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After Court Decision, Could Title IX Expand to Cover Hazing?

A recent federal court decision in Louisiana suggests that Title IX requires institutions of higher education to treat fraternities and sororities equally. While Title IX generally involves cases of sexual assaults on campus, this new lawsuit argues that fraternity members are more at risk than sorority members of hazing due to unequal protections by colleges. 

The lawsuit alleges that Louisiana State University (“LSU”) treats Greek organizations for men and women differently. The Plaintiffs allege that four fraternity pledges have died during hazing incidents at LSU since 1979, whereby hazing of sorority pledges is virtually non-existent due to restrictions and strict oversight provided by LSU. By not offering these same protections to the men involved in Greek organizations, the lawsuit states LSU has violated Title IX.  

According to USA Today, Title IX has never been tested in hazing cases. As stated in that story, the lawsuit pushes the boundaries of Title IX enforcement. If successful, the litigation could set a precedent that drastically changes college disciplinary systems nationwide. Colleges and universities would have to ensure that they treat fraternities and sororities similarly when enforcing anti-hazing laws. 

This lawsuit could also help shape new legislation. Florida recently enacted legislation that enables prosecutors to bring charges against fraternity and sorority members who weren’t present for hazing activities, but helped plan the events. Similar legislation is likely to be proposed elsewhere.

As the new academic year begins, institutions should take steps to enforce anti-hazing laws uniformly among fraternities and sororities in order to minimize the risk of similar claims based on Title IX.

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Jim Newberry, Government Relations, Attorney, Steptoe Johnson Law Firm
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Jim Newberry focuses his practice in the areas of higher education, government relations, and regulatory matters.  He recently served as Mayor of Lexington and has extensive leadership experience in the equine industry, legal service industry, state government and higher education.  Mr. Newberry is leader of the firm's Higher Education Team and serves as the Managing Member of the firm's Louisville, Kentucky office.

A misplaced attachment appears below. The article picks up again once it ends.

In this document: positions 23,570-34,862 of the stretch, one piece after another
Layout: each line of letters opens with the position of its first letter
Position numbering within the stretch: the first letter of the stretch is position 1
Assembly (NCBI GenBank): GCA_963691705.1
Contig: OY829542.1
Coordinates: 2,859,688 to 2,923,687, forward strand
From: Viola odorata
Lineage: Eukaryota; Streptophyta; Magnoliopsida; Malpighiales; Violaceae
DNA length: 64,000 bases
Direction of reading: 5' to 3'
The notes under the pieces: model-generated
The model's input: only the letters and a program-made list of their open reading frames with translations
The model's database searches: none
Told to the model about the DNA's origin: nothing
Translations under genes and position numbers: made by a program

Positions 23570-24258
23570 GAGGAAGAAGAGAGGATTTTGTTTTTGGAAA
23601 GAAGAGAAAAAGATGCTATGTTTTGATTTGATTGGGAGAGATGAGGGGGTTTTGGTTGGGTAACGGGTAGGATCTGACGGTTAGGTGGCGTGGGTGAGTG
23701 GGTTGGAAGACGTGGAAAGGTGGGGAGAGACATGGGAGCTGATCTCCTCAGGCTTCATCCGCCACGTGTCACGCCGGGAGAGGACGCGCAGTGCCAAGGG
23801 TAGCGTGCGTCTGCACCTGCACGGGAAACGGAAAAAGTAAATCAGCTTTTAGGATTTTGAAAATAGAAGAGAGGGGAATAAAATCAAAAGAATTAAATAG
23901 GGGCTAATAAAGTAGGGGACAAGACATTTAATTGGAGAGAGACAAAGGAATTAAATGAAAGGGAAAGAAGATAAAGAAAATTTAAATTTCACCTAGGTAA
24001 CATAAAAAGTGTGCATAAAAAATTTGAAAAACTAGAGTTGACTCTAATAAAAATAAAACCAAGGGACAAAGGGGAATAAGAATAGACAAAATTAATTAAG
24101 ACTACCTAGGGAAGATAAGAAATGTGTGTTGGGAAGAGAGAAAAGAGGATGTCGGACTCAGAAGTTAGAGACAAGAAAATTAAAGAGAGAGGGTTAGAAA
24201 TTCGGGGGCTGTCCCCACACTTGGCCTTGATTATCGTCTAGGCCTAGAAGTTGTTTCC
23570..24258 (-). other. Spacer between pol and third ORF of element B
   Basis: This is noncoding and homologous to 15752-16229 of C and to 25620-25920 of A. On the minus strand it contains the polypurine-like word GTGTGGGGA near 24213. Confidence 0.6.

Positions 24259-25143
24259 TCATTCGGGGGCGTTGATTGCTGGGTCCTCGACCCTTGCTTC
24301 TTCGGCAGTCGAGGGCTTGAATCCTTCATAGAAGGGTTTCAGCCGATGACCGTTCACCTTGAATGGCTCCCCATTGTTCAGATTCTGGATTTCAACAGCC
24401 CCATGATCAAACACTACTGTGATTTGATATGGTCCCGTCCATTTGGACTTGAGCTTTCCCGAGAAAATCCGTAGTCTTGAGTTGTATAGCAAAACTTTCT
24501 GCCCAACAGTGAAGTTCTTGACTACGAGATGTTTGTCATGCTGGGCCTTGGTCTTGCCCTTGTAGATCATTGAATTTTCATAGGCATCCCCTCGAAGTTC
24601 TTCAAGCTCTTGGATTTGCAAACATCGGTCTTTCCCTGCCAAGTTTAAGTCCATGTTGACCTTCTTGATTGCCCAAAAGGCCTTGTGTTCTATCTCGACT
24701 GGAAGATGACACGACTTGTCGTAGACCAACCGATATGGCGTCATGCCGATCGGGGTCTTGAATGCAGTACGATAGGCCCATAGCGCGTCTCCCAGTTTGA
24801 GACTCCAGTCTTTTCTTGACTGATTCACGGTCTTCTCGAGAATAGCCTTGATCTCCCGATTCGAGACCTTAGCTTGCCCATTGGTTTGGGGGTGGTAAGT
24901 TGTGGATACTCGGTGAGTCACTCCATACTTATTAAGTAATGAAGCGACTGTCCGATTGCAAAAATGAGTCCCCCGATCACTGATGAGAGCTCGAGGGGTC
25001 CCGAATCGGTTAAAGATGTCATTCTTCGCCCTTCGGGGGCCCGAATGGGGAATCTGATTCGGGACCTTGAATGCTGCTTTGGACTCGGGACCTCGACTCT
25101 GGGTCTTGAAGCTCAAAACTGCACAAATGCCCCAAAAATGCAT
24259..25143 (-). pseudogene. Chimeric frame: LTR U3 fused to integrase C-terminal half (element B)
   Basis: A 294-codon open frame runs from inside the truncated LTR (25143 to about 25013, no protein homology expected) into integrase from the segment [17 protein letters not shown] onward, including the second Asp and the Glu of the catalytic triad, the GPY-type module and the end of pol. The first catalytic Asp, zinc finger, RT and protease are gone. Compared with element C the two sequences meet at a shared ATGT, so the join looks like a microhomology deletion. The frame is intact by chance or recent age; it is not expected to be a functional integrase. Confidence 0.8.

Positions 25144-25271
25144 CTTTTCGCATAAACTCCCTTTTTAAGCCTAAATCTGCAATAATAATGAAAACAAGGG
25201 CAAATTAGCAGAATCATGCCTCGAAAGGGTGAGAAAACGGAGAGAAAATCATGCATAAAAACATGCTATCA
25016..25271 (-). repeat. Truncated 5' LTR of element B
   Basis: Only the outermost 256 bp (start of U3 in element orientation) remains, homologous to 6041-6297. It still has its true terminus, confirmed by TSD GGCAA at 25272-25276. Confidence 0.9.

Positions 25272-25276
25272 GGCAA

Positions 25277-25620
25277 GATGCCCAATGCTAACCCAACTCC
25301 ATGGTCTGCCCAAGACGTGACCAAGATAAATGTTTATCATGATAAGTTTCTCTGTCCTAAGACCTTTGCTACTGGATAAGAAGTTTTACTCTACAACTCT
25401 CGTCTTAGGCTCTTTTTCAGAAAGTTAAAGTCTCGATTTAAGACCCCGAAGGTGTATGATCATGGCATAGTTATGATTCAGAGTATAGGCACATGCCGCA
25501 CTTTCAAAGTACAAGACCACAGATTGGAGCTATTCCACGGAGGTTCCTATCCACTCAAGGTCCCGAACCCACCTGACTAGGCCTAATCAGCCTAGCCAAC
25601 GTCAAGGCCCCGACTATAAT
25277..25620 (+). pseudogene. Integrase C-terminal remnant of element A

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Peter Lake is a nationally recognized expert on a variety of higher education topics, including Title IX.  He is professor of law, Charles A. Dana chair and director of the Center for Excellence in Higher Education Law and Policy at Stetson University College of Law.  At Steptoe & Johnson, Professor Lake is a Senior Higher Education Attorney and member of the Steptoe & Johnson Higher Education Team.

Together with his teaching, Professor Lake practices law and writes in the areas of torts, higher education law and policy, insurance, and jurisprudence, and has won several awards for his teaching and scholarship.  He is an internationally- recognized expert on higher education law and policy and has been quoted or referred to in the New York Times, Wall Street Journal, USA Today, Chicago Sun Times, The Chronicle of Higher Education, Inside Higher Ed, Time, Newsweek, Cosmopolitan, various reported legal decisions including the supreme courts of Virginia and Florida, and the most recent Restatement of the Law of Torts.

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Sarah (Webster) Quinn focuses her practice in the area of energy (coal, oil and gas) and transactions throughout the Appalachian Basin. She has experience assisting in the preparation of mineral title opinions and performing due diligence throughout Pennsylvania. Mrs. Quinn also counsels higher education clients regarding workplace harassment, mental health issues, overtime regulations, transgender issues and Title IX.  In addition, she helps institutions of higher education develop solutions for novel challenges both on and off campus.

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